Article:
My kits for outdoor activities

outdoor activities
Written by team

Do you enjoy doing outside activities? Today’s businesses have a wide variety of equipment for outdoor sports. These kits frequently include inferior quality.

If at any point you have to depend on one of the items in your set to survive, that item should be of excellent quality. The quality of a survival kit item can mean the difference between life and death.

Since we all like different types of outdoor activities, a one-size-fits-all kit is impractical. The items in your equipment should be appropriate and necessary for your outdoor activities.

If you still prefer to purchase a pre-made kit. Then there is a good chance that you will replace some items in the kit to suit your needs better.

For example, you might decide to replace your fishing hooks with a few safety pins or replace your waterproof matches with a small lighter.

A significant portion of the items in a purchased set will eventually be replaced or discarded altogether. And the price of your “purchased” pack will be substantial. After all, you may find it cheaper to build your kit.

Some critical questions to consider when assembling your kit:

Needs related to my outdoor activities?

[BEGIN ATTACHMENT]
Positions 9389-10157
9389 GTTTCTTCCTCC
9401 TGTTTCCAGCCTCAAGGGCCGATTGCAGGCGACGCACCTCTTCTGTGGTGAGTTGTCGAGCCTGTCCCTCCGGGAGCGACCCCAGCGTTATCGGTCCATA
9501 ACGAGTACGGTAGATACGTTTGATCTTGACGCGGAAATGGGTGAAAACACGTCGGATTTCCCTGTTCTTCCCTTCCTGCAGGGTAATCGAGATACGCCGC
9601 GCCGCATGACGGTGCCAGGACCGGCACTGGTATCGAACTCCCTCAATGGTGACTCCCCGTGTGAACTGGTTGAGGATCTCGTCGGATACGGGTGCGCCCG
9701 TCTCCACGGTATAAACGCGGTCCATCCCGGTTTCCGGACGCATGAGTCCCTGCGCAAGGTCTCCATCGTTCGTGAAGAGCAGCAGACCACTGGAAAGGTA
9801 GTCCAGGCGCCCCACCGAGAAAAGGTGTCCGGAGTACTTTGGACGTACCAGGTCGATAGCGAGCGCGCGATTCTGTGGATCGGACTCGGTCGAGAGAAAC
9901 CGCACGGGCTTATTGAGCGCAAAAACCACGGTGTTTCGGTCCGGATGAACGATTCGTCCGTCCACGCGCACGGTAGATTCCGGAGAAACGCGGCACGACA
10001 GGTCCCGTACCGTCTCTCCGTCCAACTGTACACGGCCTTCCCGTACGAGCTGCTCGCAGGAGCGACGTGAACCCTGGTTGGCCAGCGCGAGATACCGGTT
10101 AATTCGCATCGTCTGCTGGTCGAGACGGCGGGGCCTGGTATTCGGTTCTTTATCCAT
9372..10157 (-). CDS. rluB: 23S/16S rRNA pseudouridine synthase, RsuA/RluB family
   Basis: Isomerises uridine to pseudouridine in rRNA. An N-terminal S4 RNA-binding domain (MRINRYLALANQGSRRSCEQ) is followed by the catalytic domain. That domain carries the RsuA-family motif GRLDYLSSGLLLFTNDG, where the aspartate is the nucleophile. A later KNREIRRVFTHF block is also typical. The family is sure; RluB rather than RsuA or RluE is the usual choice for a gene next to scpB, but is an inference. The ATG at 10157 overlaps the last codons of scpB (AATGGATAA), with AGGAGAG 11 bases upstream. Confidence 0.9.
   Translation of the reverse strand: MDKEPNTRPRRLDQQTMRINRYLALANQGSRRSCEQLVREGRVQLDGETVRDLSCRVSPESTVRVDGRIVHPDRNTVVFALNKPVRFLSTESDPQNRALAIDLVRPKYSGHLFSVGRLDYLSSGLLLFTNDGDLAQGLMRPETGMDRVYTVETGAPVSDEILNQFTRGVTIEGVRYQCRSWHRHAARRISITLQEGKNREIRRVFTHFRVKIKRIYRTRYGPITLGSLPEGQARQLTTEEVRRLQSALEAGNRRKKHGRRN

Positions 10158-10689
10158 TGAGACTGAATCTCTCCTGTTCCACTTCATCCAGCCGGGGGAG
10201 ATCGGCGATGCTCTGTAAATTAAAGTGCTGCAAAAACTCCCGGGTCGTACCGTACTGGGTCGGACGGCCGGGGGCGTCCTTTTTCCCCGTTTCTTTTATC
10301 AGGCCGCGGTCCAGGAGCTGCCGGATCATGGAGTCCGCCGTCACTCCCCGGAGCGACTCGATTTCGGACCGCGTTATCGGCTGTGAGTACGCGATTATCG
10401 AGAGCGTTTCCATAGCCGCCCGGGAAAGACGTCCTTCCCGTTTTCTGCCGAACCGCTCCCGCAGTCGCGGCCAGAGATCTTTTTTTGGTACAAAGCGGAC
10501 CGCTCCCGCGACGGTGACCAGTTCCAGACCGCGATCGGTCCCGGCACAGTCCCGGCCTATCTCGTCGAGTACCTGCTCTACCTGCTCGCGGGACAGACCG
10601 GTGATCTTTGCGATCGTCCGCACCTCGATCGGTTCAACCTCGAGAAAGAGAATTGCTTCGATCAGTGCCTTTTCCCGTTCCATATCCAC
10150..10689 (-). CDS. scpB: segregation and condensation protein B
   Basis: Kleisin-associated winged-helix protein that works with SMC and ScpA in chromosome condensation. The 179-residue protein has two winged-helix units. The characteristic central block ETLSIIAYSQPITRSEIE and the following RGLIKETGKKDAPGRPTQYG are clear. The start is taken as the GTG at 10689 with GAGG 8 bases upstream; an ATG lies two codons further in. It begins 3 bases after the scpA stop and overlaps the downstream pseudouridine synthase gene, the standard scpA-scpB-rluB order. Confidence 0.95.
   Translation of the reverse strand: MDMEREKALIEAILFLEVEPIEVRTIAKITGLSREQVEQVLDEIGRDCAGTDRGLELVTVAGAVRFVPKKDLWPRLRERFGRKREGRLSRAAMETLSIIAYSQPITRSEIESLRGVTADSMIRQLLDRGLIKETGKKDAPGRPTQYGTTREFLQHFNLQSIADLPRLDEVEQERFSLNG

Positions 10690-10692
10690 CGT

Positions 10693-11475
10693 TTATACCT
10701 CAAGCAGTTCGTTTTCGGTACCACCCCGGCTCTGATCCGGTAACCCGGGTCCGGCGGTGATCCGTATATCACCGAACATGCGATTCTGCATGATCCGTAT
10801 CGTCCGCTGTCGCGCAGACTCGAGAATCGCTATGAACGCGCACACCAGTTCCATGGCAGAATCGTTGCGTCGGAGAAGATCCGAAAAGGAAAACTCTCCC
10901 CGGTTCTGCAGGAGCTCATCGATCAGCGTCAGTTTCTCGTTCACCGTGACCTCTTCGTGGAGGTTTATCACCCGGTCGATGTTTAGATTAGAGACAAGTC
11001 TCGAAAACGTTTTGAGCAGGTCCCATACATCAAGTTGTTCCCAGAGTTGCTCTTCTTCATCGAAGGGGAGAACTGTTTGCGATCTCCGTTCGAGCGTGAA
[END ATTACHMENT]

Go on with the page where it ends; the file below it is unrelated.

• day trip
  • Hiking
  • mountain biking
  • Skiing/snowshoeing

It should fit in a small metal or plastic container that will hold in a pouch and can be attached to a belt.

A popular choice for small kits is an aluminum tank. It is both a lightweight and multifunctional container.

Now more about what to need in your kit. If you ask 30 survival experts what should be in a survival kit, you can get 30 different lists.

One reason is that not all experts have the same training or experience. Experience – determines what should be included in the kit. But if you don’t have experience or not much, you still need to start somewhere.

So, to decide what items to put in a set, let’s break down the needs of someone in a survival situation.

Needs will focus on five main items: cutting tool, fire source, clothing, container, and equipment. These items are from Dave Canterbury, author of Survival for the Common Man.

This is the most effective system available for helping people design their survival kits. Let’s take a quick look at five survival items.

Cutting tool

A knife is an essential tool you can carry with you in a survival situation. Even a small pocket knife is handy to have with you. It is a crucial tool. Even on short hikes, I always try to carry a knife with me.

Many times I met tourists who did not carry a knife with them. These are the same people who, for some reason, ask to borrow my knife. I can’t remember how many times this happened.

fire source

After the knife, the fire starter is the next most important item to carry.

When you find yourself in a situation where you need to start a fire, you must have a means of starting a fire.

Carrying a fire starter and a small amount of fuel, such as cotton balls or jute twine, will help you start a fire even in wet conditions. In some cases, fire may be vital to protect against the cold.

clothing for my outdoor activities

Your first line of defense against the elements—cold, heat, rain, and snow—is the clothes you wear. An inexpensive poncho or jacket lining can be worn in your mini kit and used as a temporary cover or sleeping bag.